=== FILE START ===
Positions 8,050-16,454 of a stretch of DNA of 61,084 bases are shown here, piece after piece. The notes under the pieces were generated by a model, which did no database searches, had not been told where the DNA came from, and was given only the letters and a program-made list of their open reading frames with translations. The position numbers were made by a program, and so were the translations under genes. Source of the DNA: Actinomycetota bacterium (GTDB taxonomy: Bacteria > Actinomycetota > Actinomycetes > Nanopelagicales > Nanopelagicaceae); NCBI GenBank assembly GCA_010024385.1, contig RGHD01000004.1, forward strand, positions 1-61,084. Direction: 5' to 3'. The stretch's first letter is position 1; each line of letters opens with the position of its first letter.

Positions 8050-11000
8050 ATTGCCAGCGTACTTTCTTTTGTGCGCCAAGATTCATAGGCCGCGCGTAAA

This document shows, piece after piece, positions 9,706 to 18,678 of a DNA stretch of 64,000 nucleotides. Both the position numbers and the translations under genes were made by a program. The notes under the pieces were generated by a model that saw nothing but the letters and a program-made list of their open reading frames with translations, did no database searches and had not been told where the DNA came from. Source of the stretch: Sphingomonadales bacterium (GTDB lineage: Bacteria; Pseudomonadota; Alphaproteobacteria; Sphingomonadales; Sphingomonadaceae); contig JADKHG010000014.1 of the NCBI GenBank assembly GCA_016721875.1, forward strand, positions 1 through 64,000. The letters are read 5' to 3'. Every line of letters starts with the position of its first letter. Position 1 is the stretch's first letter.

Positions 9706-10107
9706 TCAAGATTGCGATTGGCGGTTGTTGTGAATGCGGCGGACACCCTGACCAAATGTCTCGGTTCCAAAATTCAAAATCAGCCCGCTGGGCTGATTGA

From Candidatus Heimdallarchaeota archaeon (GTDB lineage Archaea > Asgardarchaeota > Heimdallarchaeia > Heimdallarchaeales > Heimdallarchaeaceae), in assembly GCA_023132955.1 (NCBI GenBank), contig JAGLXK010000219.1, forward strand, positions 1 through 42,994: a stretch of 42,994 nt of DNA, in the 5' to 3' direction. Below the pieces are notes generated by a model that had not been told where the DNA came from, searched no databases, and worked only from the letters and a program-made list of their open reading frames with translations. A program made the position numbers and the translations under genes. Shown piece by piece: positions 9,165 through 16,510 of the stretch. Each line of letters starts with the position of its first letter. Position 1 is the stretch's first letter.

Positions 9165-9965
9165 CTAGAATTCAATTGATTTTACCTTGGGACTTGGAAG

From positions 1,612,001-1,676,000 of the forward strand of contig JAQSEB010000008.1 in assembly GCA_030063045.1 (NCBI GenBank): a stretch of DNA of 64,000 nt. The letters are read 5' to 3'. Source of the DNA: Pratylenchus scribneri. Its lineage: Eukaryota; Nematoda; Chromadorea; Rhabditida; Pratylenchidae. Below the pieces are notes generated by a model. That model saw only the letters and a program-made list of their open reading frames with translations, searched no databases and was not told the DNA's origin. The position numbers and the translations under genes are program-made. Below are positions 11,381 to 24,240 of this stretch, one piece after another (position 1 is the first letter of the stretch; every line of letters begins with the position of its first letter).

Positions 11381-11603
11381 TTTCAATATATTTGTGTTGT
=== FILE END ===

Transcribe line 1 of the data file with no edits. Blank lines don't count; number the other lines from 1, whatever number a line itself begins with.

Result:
Positions 8,050-16,454 of a stretch of DNA of 61,084 bases are shown here, piece after piece. The notes under the pieces were generated by a model, which did no database searches, had not been told where the DNA came from, and was given only the letters and a program-made list of their open reading frames with translations. The position numbers were made by a program, and so were the translations under genes. Source of the DNA: Actinomycetota bacterium (GTDB taxonomy: Bacteria > Actinomycetota > Actinomycetes > Nanopelagicales > Nanopelagicaceae); NCBI GenBank assembly GCA_010024385.1, contig RGHD01000004.1, forward strand, positions 1-61,084. Direction: 5' to 3'. The stretch's first letter is position 1; each line of letters opens with the position of its first letter.